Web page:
Most of us take the grid for granted. We don’t want to think beyond the swirling of the drain or the flip of a switch. We like our creature comforts – hot water for our shower, a bright light at the end of the day – and we don’t give much thought as to how those resources get to us.
But a growing number of Americans are challenging the belief in the necessity of the massive utility grid that connects us all. These men and women, in classic American pioneer spirit, have moved off the grid to homes powered by alternative energy. In his broad and sweeping new book, Off the Grid, Nick Rosen explores this subculture – a group to which he himself belongs.
There are as many reasons and ways to move off the grid as there are people who choose to do so. Rosen gives us portraits of novelist Carolyn Chute, who lives heavily armed in the Maine woods; Carlos Proffit, who owns a home on five acres near Albuquerque, N.M., that doesn’t even show up on Google Maps; Allan Weisbecker, who lives on a beach in Mexico and claims that we are on the “verge of true catastrophe”; and Daniel Staub and Kristin Brennan, who, along with their children, live off the grid, homeschool, and grow their own food in residential Springfield, Mass.
Rosen himself has a flat in London and an off-grid home on the island of Majorca. One of the lifestyle’s most vocal advocates, Rosen runs the website off-grid.net and published the 2007 title “How to Live Off-Grid” in Britain.
Living off the grid, as Rosen states, “happens to be exceedingly good for the environment, fostering lower energy consumption ... and introducing a radical approach to cutting consumption of everything in our domestic lives, not just energy and water.”
In our national frenzy to be green, we talk about reducing our carbon footprint in terms of turning the water off when we brush our teeth or switching from incandescent light bulbs to compact fluorescent ones. But too often we fail to ask a fundamental question: Why do we need to consume so much?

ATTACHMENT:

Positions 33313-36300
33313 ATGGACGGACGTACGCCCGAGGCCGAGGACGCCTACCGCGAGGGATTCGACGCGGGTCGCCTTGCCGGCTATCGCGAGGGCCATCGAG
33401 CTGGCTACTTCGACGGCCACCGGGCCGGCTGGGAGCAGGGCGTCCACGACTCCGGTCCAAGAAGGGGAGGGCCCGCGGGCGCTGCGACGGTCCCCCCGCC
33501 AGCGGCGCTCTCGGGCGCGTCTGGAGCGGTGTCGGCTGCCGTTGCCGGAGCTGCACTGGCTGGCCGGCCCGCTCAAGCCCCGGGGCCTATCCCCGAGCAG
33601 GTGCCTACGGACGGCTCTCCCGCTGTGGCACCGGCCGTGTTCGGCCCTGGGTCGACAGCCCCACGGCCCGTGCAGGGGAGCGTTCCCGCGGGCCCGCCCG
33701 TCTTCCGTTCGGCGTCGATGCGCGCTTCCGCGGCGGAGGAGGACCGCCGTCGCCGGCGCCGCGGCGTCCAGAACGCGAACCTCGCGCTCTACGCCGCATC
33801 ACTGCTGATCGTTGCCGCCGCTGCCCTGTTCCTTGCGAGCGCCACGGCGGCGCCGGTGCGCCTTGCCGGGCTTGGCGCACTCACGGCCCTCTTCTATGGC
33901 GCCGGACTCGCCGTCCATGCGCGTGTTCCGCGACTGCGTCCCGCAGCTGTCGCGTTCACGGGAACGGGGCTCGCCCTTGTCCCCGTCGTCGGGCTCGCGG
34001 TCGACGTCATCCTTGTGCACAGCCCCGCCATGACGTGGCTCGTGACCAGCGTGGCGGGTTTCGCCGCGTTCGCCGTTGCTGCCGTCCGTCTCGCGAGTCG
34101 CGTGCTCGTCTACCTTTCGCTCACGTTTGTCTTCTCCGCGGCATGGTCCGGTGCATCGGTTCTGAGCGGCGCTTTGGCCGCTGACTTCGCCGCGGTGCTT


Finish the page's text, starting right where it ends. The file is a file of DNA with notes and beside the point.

Early in his book, Rosen gives a compelling history of the grid in America and includes a statement by a power executive that there is an “ever-increasing demand for electric power.” Rosen wonders, “Why should there be an ‘ever-increasing demand’? What rule of nature dictates that electricity use can only ever go up, especially during a recession?”
Rosen explains to readers that going off the grid isn’t just a set of physical choices. Many off-gridders have rejected the mainstream culture in myriad ways.
Some people are looking for space, for control over their homes and properties, and for the peace of mind that comes from opting out of the consumer-driven culture.
She and her husband now live in an isolated community of 20 or so eco-friendly homes called STAR (Social Transformation Alternative Republic) in New Mexico.
“I needed to be silent within myself, and get rid of all the distractions around – the constant society expectations, the work expectations,” Ms. Mallon told Rosen. “It was easy to lose myself ... never really being in the present.” Mallon’s story, like many stories in the book, raises the questions: What do we value? How do we define success?
Rosen succeeds in giving readers a good survey of the off-grid landscape. He misses an opportunity, however, to delve in deeply, to create even richer portraits of the colorful men and women he encounters on the road. Nearly to a person, these characters practically begged to have their full and intriguing stories told.
Instead, Rosen dips in here and there, always staying in the shallow end before quickly running off to the next spot.
The book also lacks photos, which would have made the off-grid life more accessible to the reader. We don’t want to just hear about the popular Earthship, a home made of recycled tires; we want to see it. We want to see the Clivus Multrum, the “Hummer of composting toilets” (though not necessarily a photo that shows the hundreds of roaches that Rosen finds inside the compost container).
Pictures of these wonderfully inventive and unique off-grid homes would go a long way, but perhaps even more intriguing would be photographs of those homes that fit better into the mainstream, but who run completely off the grid.
Such households do exist, and the sight of them might help convince those of us who simultaneously cling to our two-car garages and bemoan the oil spill in the Gulf that there is another way.
Kim Schmidt is a writer in Champaign, Ill.